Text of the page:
You have taken an alternative source of information and turned it into another publication with the same message as the rest. Your support of incumbent candidates? The longer they have been in is only more strikes against them, as far as I am concerned. Steve Huffman? And now, not? You did not see that before?
Check your leashes. They have been shortened considerably. My only question: Who is holding the other end ?
You see, the "childlike view" I speak of is the fact that they should not be attempting to make such a journey illegally in the first place. The ideas of not paying any taxes; being a drain on our infrastructure, our state welfare and assistance programs to the tune of billions each year; taking American jobs due to them lowballing what they will accept from a company (half the wages and none of the benefits); is probably as much a foreign concept to you as it would be to a child. Don't get me wrong; I want the companies to be fined heavily for hiring them in the first place. With no jobs to come to, they'll go back home. But I digress.
Another example of your childlike view is your inability to differentiate between the various words you used to describe your subject matter. So for your convenience, I have enclosed the definitions of the different terminologies that you either used incorrectly or did not use at all.
Immigrant: "a person who has legally come to a different country in order to live there permanently." Illegal alien: "someone who goes to live or work in another country when they do not have the legal right to do so or is a person who has entered a country without government permission." Citizen: "A person who was born in a particular country and has certain rights or has been given certain rights because of having been born there or having immigrated there legally."
Your attempt to sway public opinion into thinking the poor, weary, Mexicans are harmless is like the view of a child who seems incapable of understanding the serious consequences of a nation being force-fed an enormous population influx. I feel I must add here that I am a liberal Democrat. Having said that, I understand what exactly is at stake here. If we are not diligent in preventing this invasion, we risk a change in our national character. As an American who has fought for his country, this is unacceptable.
I do respect your opinion that we should just open the gates and let 'em all "come on down," but this is definitely the wrong thing to do.
Ted Downing's campaign was grounded in his values about the integrity of the election process. He is the acknowledged architect of Arizona's landmark election-integrity legislation, and he tried to bring integrity to the campaign trail. When Paula Aboud unleashed her shameless distortion of his record, demonized him as an enemy of women and conducted a repugnant push poll against him, Downing took the high road. He tried to shine a light on these shady practices and asked the Democratic Party to stand up for clean, informative and fair campaign tactics. It's no surprise the party declined to do so--the voters have confirmed once again that dirty campaigning works.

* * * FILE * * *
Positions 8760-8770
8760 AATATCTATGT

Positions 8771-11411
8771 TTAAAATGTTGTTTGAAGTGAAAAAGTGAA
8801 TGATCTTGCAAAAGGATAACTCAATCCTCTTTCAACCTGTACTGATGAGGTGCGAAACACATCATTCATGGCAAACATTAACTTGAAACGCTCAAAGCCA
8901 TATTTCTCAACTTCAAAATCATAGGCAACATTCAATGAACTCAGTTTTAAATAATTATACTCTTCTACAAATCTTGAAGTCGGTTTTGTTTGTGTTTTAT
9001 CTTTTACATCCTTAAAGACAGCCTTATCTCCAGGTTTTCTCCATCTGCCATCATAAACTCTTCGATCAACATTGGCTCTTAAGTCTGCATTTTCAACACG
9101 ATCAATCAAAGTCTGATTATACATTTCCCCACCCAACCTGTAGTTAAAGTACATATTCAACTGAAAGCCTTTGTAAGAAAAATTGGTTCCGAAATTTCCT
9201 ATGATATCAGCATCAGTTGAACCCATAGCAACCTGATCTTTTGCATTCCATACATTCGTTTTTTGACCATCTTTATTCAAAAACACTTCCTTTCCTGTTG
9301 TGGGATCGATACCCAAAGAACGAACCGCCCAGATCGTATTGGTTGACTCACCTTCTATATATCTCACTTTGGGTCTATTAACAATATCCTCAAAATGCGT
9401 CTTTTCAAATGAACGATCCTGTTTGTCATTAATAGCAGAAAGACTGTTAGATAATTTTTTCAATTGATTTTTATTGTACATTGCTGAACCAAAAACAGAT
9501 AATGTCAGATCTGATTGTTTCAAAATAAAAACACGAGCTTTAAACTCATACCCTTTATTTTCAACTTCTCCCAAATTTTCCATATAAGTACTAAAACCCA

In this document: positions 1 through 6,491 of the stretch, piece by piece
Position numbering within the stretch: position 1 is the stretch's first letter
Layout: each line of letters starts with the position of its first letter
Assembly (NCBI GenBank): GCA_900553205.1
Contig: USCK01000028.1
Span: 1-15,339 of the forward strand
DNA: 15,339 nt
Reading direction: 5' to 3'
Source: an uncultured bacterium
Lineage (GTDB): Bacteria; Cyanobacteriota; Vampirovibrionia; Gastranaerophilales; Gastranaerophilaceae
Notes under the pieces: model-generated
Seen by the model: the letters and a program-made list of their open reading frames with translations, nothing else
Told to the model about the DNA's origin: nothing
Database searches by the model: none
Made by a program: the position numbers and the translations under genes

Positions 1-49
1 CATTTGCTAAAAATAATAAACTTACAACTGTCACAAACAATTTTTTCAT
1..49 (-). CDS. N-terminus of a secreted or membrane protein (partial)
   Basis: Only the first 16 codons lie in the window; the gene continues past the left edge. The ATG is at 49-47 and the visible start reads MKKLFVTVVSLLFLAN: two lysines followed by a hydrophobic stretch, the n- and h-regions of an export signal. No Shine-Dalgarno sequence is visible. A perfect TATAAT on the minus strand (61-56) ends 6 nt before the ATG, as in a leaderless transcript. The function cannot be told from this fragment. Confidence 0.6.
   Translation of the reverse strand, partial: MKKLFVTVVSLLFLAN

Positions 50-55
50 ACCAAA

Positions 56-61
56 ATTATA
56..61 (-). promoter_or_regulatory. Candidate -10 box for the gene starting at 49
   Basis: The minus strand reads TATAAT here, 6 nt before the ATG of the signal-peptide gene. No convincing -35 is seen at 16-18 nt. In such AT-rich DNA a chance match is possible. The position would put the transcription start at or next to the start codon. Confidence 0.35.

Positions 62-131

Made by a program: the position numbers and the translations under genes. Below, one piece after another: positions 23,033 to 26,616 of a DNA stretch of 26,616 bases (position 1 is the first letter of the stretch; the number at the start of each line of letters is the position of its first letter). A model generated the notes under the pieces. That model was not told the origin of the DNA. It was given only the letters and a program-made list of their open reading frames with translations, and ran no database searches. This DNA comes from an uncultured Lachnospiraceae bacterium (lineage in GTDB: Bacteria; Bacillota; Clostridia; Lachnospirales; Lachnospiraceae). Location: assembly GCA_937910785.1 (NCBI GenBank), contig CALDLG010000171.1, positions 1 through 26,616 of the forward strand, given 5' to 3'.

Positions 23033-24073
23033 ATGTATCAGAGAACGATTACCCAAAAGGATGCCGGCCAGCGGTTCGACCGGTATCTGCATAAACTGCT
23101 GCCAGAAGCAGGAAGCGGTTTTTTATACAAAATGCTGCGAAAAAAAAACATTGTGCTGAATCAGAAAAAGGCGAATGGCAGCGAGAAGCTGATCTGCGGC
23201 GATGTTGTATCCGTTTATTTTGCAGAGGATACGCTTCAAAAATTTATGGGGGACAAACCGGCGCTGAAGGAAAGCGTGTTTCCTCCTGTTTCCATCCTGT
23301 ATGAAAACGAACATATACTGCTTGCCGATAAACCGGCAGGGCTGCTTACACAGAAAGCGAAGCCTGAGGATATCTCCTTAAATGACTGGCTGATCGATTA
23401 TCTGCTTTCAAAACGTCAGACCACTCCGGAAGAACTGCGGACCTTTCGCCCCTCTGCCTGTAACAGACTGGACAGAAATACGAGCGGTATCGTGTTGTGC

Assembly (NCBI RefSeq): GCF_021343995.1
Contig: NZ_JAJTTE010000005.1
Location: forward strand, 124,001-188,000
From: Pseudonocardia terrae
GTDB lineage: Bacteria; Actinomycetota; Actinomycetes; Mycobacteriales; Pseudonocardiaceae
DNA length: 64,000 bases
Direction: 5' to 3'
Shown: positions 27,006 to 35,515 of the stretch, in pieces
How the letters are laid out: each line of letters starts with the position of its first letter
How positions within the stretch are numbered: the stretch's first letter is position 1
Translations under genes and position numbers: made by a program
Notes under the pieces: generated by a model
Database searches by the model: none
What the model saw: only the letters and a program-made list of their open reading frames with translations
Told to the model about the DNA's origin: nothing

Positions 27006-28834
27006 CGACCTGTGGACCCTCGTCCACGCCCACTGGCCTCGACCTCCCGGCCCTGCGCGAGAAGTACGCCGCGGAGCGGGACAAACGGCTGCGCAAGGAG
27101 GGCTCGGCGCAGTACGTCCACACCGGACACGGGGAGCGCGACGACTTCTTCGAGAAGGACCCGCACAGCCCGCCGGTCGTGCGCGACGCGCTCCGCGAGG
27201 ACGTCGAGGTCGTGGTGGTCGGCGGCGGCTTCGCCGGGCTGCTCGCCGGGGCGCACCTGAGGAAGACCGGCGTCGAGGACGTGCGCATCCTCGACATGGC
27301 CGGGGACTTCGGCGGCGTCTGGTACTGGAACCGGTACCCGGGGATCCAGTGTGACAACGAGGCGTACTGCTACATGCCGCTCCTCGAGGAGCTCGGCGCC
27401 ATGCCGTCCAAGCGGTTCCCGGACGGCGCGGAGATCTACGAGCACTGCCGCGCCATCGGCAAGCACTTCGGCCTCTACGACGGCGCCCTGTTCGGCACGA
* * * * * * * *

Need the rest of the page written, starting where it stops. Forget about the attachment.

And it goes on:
Now we are represented by a run-of-the-mill member of the minority party who cheerleads for Democratic causes that have no chance of making it through the legislative process, while we have benched our most successful quarterback. It's no wonder the Republican party supported Aboud by sponsoring a last-minute robo-call against Downing. Nice work, District 28 Dems--you've done exactly what the Republicans want.
I understand the writer's frustration. I experience that frustration internally. I am not automatically nonviolent. When I am being tormented, I have the urge to haul off and punch the bully, but, given enough distance and time, I realize that anyone who would hurt me is crazy. I'm grateful for the urge that allows me to identify with the people who want to "get even" and grateful for the awareness that can allow me to overpower that urge.
Two children--already formed as bullies--stand among us Wednesday mornings, holding signs like, "Kill 'em all--let God sort 'em out." The father, who takes pleasure in shouting, "Here comes the ugly old c---," when I walk past them, blocked my path a few weeks ago and insisted I look at the words on his T-shirt: "PEACE IS DEAD." "You're next," he said. When I asked if it was a threat, he answered a menacing, "Maybe."
These people have served in the military; they have lost children in the Iraq war; they have been honored as heroes for their sacrifice; and, having been praised by the authorities they worship, they are planning to send the children they have trained to abuse the Tucson peacemakers to Iraq to kill and possibly be killed, like their brothers. It is a chain of behavior that must be broken if our species is to survive.
The warriors of the United States could set an example for all the world if they would give up their pride and turn the country over to leaders who "hate the crime, not the criminal."
The spirit of Tucson and its future can be still found through such cool stuff as Rio Nuevo, the biomedical and academic developments on the southeast side and getting the transportation system going, so we can move around again.
It's the uniqueness of Tucson that I bet you like. Maybe the sour grapes of the changes can be sweetened a bit, with the dark spring water from which this place flows.